If God is the Source of all Being, so too is ultimate objective morality bound up in God’s essence. I seek to demonstrate here that coherent, objective statements about ethics and morality may be made while still affirming God’s otherness from man. (The framework of “divine command ethics,” which often emerges from a verbal and plenary approach to Scriptural inspiration, endeavors to address this question but are incompatible with apophatic theology; for the purposes of this essay, I am assuming the metaphysical correctness of apophatic theology, although I realize this is certainly not beyond debate). While a full engagement with these questions is far beyond the scope of any short essay, I hope to lay out a cogent starting point for subsequent inquiries.

Arguments about the moral foundations of law typically split discussants into two camps: natural law theorists and legal positivists. Natural law, rooted in Aristotelian and Thomistic ideas about the purpose and function of things in reality, assigns moral weight to the ways in which individual entities’ actions are properly ordered toward (or, conversely, misaligned with) their essential purpose or function. As such, natural law is compatible with apophatic theology’s vision of God as ultimate Creator and Sustainer: God holds all things in being, and such created/upheld things often have moral rights and duties as befit their intrinsic nature. Since all things are fundamentally dependent upon God for their continuance in being, the natural law theorist holds, it is right and proper that individuals and other entities act in properly ordered conformity with their distinct natures.

But even if one finds natural law an unsatisfying theological-sociological paradigm, apophatic theology need not erode the role of God as the final standard and embodiment of objective morality. The modern positivistic tradition of law, in which the sovereign’s commands ought to be obeyed because they are the commands of the sovereign (often viewed as existing in diametric opposition to natural law), also recognizes the necessity of an Ultimate. While positivism embraces a distinct epistemological skepticism about the derivability of a coherent system of moral law from a prior absolute Imperative, Hans Kelsen (the intellectual father of legal positivism) recognized that such a prior Imperative (an ultimate ought-statement, if you will) was needed to ground the authority of any sovereign’s commands. This first Imperative might have no epistemologically accessible substantive or propositional character, but it is metaphysically necessary to legitimize law. Kelsen’s description of this first Imperative correlates closely with apophatic-theological descriptions of God.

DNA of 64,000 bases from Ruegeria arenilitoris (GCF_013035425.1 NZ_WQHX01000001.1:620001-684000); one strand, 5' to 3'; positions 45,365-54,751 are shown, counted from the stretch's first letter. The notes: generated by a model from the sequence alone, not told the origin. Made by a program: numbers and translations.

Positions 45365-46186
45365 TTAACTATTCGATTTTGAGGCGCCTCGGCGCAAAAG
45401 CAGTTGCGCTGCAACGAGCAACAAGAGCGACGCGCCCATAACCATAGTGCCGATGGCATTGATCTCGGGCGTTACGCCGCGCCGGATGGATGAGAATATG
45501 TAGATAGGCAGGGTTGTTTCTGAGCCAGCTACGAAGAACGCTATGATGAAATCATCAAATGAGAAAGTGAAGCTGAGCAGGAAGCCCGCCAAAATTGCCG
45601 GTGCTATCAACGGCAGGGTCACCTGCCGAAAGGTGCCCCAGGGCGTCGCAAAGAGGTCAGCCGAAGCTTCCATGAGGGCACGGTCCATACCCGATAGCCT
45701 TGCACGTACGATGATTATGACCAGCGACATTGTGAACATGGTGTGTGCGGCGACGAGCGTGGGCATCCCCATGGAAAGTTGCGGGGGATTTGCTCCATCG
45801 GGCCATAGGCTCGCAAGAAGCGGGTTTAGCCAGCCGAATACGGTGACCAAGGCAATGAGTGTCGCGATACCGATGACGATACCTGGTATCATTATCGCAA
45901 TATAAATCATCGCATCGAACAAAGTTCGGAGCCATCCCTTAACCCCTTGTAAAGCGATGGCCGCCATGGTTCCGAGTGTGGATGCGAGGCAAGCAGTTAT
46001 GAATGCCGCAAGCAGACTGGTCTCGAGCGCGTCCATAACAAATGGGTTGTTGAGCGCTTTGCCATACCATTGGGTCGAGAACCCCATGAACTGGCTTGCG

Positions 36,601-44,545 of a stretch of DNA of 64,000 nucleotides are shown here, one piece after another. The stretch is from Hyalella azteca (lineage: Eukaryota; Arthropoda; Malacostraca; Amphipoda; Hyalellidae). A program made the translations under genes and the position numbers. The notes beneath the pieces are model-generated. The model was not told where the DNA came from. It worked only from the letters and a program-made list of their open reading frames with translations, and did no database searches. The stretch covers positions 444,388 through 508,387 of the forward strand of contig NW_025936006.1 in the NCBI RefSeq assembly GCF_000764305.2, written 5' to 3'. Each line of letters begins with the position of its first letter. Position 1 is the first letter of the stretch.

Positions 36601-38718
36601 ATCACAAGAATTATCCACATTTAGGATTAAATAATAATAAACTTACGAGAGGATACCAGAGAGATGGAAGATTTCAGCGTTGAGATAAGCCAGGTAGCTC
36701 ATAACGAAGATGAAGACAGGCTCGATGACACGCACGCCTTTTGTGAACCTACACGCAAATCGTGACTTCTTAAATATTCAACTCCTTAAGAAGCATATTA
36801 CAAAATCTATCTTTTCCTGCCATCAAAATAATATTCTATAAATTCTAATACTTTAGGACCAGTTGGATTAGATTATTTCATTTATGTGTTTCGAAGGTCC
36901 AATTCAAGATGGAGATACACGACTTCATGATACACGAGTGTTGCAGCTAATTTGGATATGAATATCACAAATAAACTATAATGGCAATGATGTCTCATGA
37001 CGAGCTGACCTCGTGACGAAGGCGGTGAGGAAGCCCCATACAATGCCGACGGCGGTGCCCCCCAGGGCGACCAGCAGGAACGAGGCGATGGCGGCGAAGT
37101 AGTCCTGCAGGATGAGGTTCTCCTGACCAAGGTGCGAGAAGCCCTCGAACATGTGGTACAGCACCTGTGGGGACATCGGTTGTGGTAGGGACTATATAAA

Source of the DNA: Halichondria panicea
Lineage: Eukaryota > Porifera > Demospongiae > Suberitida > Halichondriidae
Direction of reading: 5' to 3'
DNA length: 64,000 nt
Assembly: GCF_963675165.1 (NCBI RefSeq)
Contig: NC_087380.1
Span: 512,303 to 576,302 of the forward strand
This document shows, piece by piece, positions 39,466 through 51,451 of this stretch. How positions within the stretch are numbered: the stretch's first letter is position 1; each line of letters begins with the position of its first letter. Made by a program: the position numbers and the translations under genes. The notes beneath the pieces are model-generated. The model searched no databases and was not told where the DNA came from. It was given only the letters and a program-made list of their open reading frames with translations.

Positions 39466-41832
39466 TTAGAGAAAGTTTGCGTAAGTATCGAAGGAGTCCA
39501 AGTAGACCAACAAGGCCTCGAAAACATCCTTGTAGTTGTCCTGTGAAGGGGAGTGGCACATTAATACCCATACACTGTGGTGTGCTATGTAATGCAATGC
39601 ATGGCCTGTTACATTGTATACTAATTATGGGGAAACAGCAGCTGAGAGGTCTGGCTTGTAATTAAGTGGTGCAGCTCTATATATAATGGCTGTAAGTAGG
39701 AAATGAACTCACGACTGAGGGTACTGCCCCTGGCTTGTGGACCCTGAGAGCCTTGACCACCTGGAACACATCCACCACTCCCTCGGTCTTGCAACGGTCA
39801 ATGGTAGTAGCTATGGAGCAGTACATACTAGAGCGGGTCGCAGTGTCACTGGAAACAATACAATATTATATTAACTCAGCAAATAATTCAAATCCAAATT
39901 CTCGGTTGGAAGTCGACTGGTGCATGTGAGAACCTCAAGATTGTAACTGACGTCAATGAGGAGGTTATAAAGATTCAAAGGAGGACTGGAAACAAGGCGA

Affirming both God’s otherness from man and God’s embodiment of moral truth is to affirm that God is not like us, but also is that to which we ought to conform, and to whose mold we should be reshaped. Such a view is perhaps most perfectly epitomized by the Eastern Orthodox doctrine of theosis, but is also reflected in Catholic doctrine regarding the beatific vision.

(To be continued in Part II)


Image courtesy of Simon Harrod.

John Ehrett

John Ehrett

John currently resides in Arlington, Virginia, where he works as an attorney and writer. He holds an M.A.R. from the Institute of Lutheran Theology and a J.D. from Yale Law School.